If a person is experiencing vertigo and other allergy symptoms, a doctor can try treating the allergy symptoms, which may, in turn, resolve the vertigo.
A case report from Kyoto, Japan showed the effectiveness of allergy medication in a woman with chronic vertigo and allergy symptoms who had not responded to usual vertigo treatment and medications.
However, further research will be necessary to confirm these findings.
The sections below list some medications that may be effective in treating allergies and vertigo.
Nasal steroids and antihistamines
Doctors and pharmacists recommend nasal steroids and topical or oral antihistamine drugs as first-line medications to treat seasonal allergy symptoms.
Other oral treatments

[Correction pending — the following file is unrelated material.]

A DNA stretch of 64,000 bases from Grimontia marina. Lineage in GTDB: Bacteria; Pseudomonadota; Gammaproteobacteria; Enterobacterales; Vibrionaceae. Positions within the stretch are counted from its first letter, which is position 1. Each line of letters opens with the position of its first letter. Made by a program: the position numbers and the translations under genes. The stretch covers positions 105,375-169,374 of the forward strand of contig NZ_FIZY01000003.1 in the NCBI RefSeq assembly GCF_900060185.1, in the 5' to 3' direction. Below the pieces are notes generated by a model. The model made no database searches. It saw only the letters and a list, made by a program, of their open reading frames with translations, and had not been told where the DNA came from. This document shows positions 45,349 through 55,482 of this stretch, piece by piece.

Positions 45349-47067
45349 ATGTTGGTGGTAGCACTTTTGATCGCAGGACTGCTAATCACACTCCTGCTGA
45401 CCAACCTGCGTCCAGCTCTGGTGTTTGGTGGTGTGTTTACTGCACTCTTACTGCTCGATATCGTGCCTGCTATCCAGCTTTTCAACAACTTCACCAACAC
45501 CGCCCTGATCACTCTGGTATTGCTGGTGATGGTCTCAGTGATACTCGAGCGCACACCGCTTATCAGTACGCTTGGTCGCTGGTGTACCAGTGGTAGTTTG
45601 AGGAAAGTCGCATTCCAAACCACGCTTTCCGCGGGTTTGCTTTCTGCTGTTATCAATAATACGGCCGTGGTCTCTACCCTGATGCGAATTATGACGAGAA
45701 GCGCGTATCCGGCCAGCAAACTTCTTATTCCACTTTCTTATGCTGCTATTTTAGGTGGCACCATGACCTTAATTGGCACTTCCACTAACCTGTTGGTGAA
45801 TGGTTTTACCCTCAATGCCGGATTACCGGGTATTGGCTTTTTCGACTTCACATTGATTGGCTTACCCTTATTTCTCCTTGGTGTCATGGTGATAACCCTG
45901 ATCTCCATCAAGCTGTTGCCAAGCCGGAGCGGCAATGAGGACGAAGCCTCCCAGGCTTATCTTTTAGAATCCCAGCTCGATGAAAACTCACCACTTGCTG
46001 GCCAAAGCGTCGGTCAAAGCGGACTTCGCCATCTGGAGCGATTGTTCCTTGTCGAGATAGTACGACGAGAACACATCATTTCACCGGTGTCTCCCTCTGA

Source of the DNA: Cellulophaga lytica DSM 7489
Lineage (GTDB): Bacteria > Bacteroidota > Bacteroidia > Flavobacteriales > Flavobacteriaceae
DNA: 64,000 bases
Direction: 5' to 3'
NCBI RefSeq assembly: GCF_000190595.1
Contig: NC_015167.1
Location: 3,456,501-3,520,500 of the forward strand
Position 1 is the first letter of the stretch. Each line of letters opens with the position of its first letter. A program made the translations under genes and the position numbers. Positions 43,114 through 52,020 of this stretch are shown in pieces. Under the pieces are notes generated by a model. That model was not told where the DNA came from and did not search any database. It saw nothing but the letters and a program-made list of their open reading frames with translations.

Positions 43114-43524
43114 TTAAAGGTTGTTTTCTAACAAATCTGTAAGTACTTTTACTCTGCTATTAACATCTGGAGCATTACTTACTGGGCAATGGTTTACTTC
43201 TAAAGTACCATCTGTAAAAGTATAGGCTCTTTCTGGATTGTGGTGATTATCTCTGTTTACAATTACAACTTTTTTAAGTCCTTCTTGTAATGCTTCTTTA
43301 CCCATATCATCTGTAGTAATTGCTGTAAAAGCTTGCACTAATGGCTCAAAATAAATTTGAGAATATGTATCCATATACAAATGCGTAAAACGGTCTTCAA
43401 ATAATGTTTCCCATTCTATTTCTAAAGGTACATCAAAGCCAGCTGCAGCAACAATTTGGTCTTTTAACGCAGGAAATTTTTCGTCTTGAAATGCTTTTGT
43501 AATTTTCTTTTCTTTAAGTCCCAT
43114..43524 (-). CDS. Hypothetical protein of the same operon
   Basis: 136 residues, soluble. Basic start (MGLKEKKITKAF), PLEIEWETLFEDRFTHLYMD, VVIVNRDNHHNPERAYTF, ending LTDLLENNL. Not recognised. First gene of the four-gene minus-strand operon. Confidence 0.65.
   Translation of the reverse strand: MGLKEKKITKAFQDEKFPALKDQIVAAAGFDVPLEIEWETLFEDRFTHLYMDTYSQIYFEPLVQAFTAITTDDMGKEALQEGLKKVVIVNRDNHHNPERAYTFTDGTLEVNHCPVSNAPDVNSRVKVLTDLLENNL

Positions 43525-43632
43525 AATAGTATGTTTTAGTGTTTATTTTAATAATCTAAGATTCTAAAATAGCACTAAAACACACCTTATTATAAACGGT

- leukotriene receptor antagonists
- sublingual immunotherapy
- oral corticosteroids (in severe cases)
Sometimes, depending on the severity of a person’s allergy symptoms and their response to other allergy treatments, a doctor will recommend immunotherapy, or “allergy shots.”
People should only use oral decongestants for allergy symptoms if they experience sinus or nasal congestion.
Because these medications have many side effects, including increased blood pressure, it is vital that people consult with their doctor before taking them.
Decongestant nasal sprays are also available to help relieve sinus congestion. People should not use these products for more than 3 consecutive days, however, as this can lead to dependence and rebound congestion after use.
These drugs include:
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